March is the month that brings anxiety to schoolchildren and their parents across Jamaica. It’s when pupils aged 11 or over sit their Grade Six Achievement Test, better known as the GSAT. Some 40,000 students sit the exam every year. For most, the worry is because they and their families feel their entire future depends on it.
In Jamaica, like many places, competition to get into certain secondary schools is fierce, the GSAT exams place pupils into their top five choices by performance – and that’s where Edufocal steps in. “Like in a video game students compete for the top spot. For many it is not school work, it’s playing,” says Gordon Swaby, the company’s chief executive. At that age they love to compete.”
It’s an online learning platform that’s getting children to study through “gamification”, making it fun to train for examinations. The firm makes studying more like a computer game, where pupils compete and their high scores are the tests results. “They start on level one on all the subjects,” says Mr. Swaby, and to move up they need to answer the questions correctly. They can win prizes whether it’s a movie ticket, food vouchers, mobile credit. That’s the cultural element to it, Jamaicans love to win stuff, they love incentives,” he says.
Gordon, aged 25, started the business four years ago, but this was not his first online venture. As a teenager he launched a video game website from his rural home in central Jamaica which became one of the biggest gaming sites in the Caribbean. He now employs four people full-time and two part-time with Edufocal, as well as, teachers across the country who are paid to write content for the platform.
It costs about $15 (£10) a month for parents to buy a subscription to Edufocal. This allows pupils to access some 23,000 exams in the core subjects tested by the GSAT; math, languages, arts, science, social studies and communication. Once on the site, they can go through hundreds of tests, get feedback on the ones they got wrong, and also see how well they’re doing on a leader board – creating competition among thousands of pupils.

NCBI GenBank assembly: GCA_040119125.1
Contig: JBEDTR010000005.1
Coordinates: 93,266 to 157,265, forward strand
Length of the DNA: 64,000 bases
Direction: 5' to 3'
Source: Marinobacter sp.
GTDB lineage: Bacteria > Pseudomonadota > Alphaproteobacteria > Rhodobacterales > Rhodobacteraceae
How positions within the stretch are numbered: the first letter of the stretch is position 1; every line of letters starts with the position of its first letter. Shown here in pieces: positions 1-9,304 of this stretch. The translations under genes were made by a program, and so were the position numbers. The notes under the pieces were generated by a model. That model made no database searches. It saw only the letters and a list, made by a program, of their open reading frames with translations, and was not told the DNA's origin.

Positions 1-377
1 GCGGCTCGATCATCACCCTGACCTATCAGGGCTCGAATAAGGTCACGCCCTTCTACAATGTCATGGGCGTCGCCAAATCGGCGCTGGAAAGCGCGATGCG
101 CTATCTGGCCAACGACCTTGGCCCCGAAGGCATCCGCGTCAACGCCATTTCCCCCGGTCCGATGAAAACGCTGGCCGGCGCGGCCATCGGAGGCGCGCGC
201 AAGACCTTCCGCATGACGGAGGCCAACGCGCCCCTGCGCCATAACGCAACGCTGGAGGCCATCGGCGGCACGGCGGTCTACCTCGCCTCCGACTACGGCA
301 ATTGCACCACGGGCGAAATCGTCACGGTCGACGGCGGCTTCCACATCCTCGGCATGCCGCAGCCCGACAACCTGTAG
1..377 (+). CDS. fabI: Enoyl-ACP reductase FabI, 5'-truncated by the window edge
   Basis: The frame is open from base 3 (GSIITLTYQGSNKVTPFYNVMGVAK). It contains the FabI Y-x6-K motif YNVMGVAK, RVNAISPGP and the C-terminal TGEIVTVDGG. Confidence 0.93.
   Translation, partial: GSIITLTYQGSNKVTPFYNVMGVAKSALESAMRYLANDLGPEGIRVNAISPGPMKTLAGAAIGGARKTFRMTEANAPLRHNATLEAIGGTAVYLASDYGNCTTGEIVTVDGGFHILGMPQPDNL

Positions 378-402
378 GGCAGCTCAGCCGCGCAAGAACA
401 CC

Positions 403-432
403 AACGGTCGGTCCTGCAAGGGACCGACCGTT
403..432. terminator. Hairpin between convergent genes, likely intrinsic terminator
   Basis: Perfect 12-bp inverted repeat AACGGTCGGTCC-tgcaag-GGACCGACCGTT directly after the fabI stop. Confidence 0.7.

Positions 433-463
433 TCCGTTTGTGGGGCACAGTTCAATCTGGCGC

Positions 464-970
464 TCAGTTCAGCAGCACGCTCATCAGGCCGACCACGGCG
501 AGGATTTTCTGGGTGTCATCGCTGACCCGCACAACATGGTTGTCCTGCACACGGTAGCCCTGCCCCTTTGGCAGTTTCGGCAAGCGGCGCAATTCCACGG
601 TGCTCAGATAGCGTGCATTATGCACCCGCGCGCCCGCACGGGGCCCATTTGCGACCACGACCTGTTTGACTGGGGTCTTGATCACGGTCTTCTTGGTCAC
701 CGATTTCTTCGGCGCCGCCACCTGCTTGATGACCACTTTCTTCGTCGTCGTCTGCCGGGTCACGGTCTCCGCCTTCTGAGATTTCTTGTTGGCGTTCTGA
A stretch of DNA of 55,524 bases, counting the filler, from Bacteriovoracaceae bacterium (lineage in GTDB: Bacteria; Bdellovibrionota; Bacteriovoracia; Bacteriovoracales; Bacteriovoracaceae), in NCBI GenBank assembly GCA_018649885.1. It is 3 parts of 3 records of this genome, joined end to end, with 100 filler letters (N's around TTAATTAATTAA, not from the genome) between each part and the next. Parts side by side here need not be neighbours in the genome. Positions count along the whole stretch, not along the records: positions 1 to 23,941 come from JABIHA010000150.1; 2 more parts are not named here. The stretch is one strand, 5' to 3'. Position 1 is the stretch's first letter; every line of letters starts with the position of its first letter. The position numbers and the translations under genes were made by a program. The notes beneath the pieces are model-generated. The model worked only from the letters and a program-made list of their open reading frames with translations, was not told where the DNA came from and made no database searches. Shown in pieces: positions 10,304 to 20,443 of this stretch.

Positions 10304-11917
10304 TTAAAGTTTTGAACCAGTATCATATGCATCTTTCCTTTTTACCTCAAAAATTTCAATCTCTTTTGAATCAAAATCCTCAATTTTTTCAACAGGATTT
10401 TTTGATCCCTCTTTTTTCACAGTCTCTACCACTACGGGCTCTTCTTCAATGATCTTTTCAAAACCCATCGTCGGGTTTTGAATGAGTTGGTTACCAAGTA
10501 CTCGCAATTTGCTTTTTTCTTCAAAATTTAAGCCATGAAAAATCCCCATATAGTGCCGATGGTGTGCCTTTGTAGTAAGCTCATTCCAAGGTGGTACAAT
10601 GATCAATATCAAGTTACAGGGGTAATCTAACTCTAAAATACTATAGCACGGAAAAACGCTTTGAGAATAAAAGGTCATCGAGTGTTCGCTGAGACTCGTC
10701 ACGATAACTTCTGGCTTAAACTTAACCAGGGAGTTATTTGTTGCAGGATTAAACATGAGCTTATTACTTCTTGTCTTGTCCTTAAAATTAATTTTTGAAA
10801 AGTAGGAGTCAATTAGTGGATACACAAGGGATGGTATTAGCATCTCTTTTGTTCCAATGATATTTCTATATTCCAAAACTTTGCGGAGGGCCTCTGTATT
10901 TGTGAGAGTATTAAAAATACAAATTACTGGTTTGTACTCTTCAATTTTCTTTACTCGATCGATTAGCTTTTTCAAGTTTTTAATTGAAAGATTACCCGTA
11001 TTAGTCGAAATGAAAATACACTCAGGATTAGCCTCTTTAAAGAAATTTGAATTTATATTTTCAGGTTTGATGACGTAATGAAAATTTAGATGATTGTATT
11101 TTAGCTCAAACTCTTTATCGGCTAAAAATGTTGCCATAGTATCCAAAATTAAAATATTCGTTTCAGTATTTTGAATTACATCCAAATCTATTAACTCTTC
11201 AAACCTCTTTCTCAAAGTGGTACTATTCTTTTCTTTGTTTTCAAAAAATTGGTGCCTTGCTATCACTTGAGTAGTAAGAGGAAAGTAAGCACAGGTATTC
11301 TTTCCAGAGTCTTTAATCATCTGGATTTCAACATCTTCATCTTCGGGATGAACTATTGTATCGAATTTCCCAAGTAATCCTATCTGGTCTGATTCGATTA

Outside Rollington Town Primary School in downtown Kingston, Jamaica’s capital, the sweet sellers are waiting to see if any of the stragglers will buy a snack. Inside the school, some more punctual pupils are already waiting outside the computer lab, ready for an Edufocal session. In this part of the capital, most parents struggle to even buy lunch for their children, but the school works with them and Edufocal so that all can afford to use the exam preparation platform.
“Most of the parents are unemployed or they don’t have internet access”, says the school’s head teacher, Dr. Margaret Bailey. “We’ve done our work – our mock exams – so we know what the weak areas are of each student. If they are weak in science we use Edufocal classes in science, those who struggle in languages, we do Edufocal classes in languages. We know their strengths and weaknesses because Edufocal gives immediate feedback”.
The company has been tested itself as it began with a $50,000 loan. Mr. Swaby says that having so much debt was the “worst way” to start-up. But it soon found investment via a local tech incubator JGX Labs and support from the Branson Centre of Entrepreneurship. In the early days, the company also benefitted from the support of large established Jamaican companies who saw the site as a positive – business for good in its truest sense.
Edufocal is now being used by thousands of students across the island. And the firm is now looking towards new markets, especially in the English-speaking Caribbean like Trinidad and Barbados, and to West African countries like Ghana that share a similar curriculum. The company is also looking to add more features to the platform to help students and educators.
“Making personalised recommendations on how pupils need to study is a really powerful, and it’s something we’ve not had in Jamaica before,” says Gordon Swaby. “All of that data is useful, not just for parents but for the Ministry of Education, as they can use it to enable students to see areas which are problematic, it’s data at work and can help change the landscape of education in Jamaica.”